The UK’s Problems Have Just Begun
Far from settling everything, the Scottish vote has opened everything up.
- David Cameron was forced to make major concessions to the Scottish nationalist leader, Alex Salmond.
- The Scottish vote has bought generous promises of money and political power that might accurately be called bribes.
- How did the finest brains in the Westminster political matrix not notice until the last days what was going on?
There was a Phew! of relief in London as it became clear that after three centuries of marriage Scotland and England have decided not to divorce. But the two nations are now living in different rooms without much common conversation. And the vote against separation is the beginning, not the end of Prime Minister David Cameron’s political difficulties.
Just the beginning?<h/4>
David Cameron was forced to make major concessions to the Scottish nationalist leader, Alex Salmond, in the days before the referendum. These include writing into law the so-called Barnett formula, which grants Scotland a disproportionate share of UK government revenue compared to England and Wales.
Already Conservative MPs are protesting that their constituents should not have to fork out more taxes to pay for the over-large state sector in Scotland or the generosity of free university tuition and health care largesse.
As long as the check from England arrives there will be no pressure on the Scottish government to modernize its state sector in the model of social democratic Nordic countries where private agencies run huge chunks of public services.
Mr. Cameron has also said that there will be a constitutional revolution with MPs elected in UK constituencies not being able to take part in legislation in the House of Commons on a common basis.
The sight of 59 silent sheep MPs from Scotland marching out of the House of Commons when it discusses health care or education, or policing which policy areas in Scotland are decided by the Scottish parliament means that the unitary parliament of the four nation kingdom is seeing its closing days.
The doctrine of parliamentary supremacy as defined by Edmund Burke and Walter Bagheot has been quietly buried by Mr. Cameron. Instead the UK will have to move to a more continental system of a written, legally enforceable constitutional contract setting out who has powers and how they can be used.
Scotland is now divided
The London elite establishment has taken a terrible knocking. How did the finest brains in the Westminster political-media matrix not notice until the last panic-stricken days what was going on? The prime minister has had to turn to his despised, hated foe Gordon Brown and – like a latter day Cincinnatus – call Brown from nursing his grievances in retreat to save the United Kingdom.
Labour joined in the last-minute promises about reform of parliament but if Labour’s Scottish MPs cannot vote on major policy decisions affecting England, especially on issues dear to Labour like health, welfare and education, where does Labour find a working majoroity to form a government?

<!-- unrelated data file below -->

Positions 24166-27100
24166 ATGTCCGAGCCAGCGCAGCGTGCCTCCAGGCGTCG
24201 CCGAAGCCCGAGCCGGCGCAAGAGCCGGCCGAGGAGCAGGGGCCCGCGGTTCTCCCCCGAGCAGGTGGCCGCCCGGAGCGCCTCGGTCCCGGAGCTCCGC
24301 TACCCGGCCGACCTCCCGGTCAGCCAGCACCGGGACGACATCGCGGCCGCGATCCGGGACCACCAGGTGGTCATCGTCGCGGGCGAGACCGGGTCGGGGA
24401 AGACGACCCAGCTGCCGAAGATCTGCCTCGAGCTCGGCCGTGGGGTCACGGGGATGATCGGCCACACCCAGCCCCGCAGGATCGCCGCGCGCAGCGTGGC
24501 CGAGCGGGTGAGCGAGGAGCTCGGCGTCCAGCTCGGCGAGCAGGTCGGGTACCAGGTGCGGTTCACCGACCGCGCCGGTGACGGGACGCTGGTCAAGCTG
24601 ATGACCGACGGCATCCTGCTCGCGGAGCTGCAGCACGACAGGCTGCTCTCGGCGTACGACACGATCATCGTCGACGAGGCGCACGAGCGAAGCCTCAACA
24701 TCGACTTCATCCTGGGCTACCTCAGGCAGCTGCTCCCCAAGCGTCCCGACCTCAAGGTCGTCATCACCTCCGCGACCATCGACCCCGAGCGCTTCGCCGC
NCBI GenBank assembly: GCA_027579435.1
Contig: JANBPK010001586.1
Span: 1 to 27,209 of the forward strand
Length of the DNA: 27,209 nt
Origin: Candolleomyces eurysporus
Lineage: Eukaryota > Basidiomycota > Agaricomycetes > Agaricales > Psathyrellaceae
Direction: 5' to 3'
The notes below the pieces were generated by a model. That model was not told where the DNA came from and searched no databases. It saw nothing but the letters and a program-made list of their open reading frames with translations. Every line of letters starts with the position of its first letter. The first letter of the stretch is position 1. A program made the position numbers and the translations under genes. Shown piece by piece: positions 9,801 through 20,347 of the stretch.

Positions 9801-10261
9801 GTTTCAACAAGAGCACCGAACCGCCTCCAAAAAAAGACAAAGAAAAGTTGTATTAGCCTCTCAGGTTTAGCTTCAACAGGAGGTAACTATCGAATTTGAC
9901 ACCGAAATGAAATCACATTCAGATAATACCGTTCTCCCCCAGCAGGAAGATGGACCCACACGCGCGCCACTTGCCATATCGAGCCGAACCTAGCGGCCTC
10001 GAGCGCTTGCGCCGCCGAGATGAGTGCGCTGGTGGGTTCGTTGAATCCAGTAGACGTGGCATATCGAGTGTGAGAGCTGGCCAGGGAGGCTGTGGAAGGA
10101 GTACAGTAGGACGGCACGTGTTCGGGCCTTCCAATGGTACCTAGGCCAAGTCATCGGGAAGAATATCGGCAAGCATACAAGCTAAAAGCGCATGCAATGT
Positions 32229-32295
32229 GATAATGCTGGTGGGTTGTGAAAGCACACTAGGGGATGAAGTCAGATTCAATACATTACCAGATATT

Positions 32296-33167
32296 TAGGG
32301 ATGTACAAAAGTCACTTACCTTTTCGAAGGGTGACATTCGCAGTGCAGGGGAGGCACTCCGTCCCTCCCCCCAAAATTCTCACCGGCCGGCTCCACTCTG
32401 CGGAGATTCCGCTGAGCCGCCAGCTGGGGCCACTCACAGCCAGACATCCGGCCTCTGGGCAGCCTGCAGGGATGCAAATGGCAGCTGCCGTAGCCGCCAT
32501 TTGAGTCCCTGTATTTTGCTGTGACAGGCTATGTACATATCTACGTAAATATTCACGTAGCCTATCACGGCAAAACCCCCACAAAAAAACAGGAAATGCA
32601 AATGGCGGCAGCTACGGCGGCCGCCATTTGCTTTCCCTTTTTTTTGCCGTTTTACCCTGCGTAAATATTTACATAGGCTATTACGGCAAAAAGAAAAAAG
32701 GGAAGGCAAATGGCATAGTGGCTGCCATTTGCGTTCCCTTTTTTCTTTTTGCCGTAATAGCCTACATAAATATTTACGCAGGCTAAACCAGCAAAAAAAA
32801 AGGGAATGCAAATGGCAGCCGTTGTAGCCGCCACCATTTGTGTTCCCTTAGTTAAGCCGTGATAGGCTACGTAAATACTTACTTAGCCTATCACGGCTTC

Scotland is now divided between its western, Glasgow, post-industrial Catholic working class citizens who voted Yes and its Edinburgh, banking city-connected Calvinist better-off citizens who voted No to stay linked with the south.
The vote was bought, as was the original union between England and Scotland in 1707, with generous promises of money and political power that in cruder language might accurately be called bribes.
But in 1707, the newly formed United Kingdom was about to embark on two long centuries of economic and political aggrandizement. That is not the case today where Britain – whether of left or right – does not know how to find a new economic, social and cultural settlement that makes sense for the 21st century.
So the Scottish vote far from settling everything has opened up everything. There is little evidence that the Westminster political-media elite know how to think through what will be very difficult years ahead.
Problems with the EU will only intensify
In three weeks there will be another political earthquake when the first UK Independence Party MP enters the Commons after a by-election in Clacton, Essex. From then until the May 2015 election, the question of Britain’s union with Europe will dominate politics. Mr. Cameron has pledged an In-Out referendum – long called for by UKIP – which so far the two other party leaders, Ed Miliband and Nick Clegg reject.
Referendum politics are very different from parliamentary politics. After a rock-solid union of 300 years which few questioned until very recently, the Scots came close to separating from England. The UK union with Europe has lasted just 41 years but voters have been told by many politicians, business leaders and most of the press that the UK-EU marriage is a mistake and it might be better to separate.
Mr. Cameron had tears in his eyes as he expressed his love for the UK union and his fear of it coming apart. He has never shown the slightest warmth for the UK’s union with the rest of Europe and many of his ministers and MPs make clear it is a relationship they wish they were not in.
So along with the extraordinary constitutional and fiscal upheaval that will have to turn into law to honor the Cameron-Miliband-Clegg promises to the Scots, the UK will face turmoil over its relationship with Europe with Brexit a looming possibility.
The pound rallied slightly as the No vote won. But the politics of re-writing the rules by which the UK governs and the future imbroglios over Europe have all got a lot worse.